Three companies owned by Alex Jones, including Infowars, filed for Chapter 11 bankruptcy on Sunday. The legal maneuver puts a pause on civil litigation against the right-wing conspiracy theorist, including defamation lawsuits by the relatives of the Sandy Hook school massacre victims.
Bloomberg News reported that Jones' companies, each with estimated liabilities of as much as $10 million, will continue to operate pending a restructuring. Jones and his companies face potentially huge financial exposure after courts in Connecticut and Texas found him liable for statements in which he said that the school shooting, in which 26 people died, was a "hoax."
The bankruptcy petition was filed in the United States Bankruptcy Court for the Southern District of Texas.
"In a shameful attempt to pause the pending civil litigations, companies owned by deplorable hoaxer Alex Jones - including Infowars - filed for bankruptcy after being hit by a flurry of lawsuits from Sandy Hook families," Newtown Action Alliance said in response to the news.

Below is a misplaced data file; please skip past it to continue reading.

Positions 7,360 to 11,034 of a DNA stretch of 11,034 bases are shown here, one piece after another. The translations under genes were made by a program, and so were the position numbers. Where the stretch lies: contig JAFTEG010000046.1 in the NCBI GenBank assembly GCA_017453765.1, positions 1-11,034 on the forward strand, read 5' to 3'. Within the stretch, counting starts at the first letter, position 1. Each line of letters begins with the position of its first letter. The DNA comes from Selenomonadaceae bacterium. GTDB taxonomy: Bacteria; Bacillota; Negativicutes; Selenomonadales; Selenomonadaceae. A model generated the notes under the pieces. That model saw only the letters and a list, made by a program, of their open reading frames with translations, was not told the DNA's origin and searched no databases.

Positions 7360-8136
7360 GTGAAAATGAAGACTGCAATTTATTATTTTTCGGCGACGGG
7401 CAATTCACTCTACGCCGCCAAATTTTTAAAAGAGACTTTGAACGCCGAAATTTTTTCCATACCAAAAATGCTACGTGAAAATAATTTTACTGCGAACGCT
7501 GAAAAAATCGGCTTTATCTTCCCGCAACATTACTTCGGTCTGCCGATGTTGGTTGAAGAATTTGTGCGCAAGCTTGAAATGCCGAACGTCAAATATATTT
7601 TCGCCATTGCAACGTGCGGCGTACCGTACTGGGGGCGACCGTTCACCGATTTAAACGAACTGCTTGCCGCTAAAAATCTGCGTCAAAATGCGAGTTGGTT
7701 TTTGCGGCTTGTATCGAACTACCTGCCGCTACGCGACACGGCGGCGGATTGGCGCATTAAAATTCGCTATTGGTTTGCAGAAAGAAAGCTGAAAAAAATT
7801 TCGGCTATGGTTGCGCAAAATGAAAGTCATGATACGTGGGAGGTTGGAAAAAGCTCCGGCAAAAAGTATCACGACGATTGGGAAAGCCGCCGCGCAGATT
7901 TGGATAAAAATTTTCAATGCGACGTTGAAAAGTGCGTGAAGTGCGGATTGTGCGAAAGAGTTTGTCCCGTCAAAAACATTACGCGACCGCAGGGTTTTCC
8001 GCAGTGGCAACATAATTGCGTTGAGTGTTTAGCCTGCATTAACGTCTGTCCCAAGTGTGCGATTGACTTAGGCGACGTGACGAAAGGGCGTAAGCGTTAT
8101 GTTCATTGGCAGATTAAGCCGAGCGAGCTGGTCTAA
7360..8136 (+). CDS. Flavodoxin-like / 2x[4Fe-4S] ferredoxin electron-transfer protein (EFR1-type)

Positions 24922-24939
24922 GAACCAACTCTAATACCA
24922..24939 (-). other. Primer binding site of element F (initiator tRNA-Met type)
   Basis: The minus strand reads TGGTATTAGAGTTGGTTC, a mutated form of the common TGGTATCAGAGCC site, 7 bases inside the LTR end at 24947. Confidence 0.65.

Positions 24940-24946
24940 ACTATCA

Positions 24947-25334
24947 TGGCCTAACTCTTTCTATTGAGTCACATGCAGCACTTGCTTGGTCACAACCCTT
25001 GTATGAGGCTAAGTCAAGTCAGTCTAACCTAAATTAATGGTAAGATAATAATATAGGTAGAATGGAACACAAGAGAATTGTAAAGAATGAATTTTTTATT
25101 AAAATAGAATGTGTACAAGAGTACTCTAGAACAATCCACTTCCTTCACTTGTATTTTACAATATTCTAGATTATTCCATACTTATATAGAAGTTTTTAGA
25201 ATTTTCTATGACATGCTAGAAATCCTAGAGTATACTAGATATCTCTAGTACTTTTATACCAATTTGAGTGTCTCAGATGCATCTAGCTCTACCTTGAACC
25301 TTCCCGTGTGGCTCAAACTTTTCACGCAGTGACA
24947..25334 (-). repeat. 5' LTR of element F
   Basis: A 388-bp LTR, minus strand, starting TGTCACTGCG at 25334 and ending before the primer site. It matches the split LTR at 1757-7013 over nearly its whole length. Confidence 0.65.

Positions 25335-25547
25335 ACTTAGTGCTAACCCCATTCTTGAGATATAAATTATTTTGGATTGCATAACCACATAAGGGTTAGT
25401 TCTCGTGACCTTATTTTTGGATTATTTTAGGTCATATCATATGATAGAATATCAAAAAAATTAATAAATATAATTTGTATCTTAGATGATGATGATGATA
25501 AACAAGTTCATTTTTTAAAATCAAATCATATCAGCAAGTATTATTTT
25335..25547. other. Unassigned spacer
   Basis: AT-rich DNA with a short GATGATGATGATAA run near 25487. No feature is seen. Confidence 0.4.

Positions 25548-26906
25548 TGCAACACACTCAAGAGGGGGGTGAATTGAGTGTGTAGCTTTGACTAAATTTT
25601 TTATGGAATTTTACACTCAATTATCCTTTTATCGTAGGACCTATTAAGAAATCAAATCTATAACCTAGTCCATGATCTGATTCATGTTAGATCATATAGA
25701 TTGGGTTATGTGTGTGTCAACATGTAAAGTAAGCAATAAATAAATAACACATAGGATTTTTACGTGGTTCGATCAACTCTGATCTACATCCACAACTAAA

Jones' lawyers claim the defamation lawsuit was filed to silence their free speech on matters of public interest, according to court filings.
In March, lawyers representing relatives of Sandy Hook shooting victims sought an arrest order for Jones after he failed to appear for a court-ordered deposition. Ultimately the talk show host appeared for the deposition after facing hefty fines.
Judges in Connecticut and Texas issued default judgments against Jones after he failed to turn over documents in the case, including financial information.
Just over a week ago, Jones was accused by the Sandy Hook families of hiding a "jaw-dropping" amount of cash, with the Daily Beast reporting Jones allegedly transferred $18 million out of his company starting when the families sued him in 2018, and transferred the funds to a company called PQPR, which they claim is controlled by Jones or his family members.
The Sandy Hook families have previously rejected Jones' offer to settle their defamation lawsuit. "The so-called offer is a transparent and desperate attempt by Alex Jones to escape a public reckoning under oath with his deceitful, profit-driven campaign against the plaintiffs and the memory of their loved ones lost at Sandy Hook," the plaintiffs said.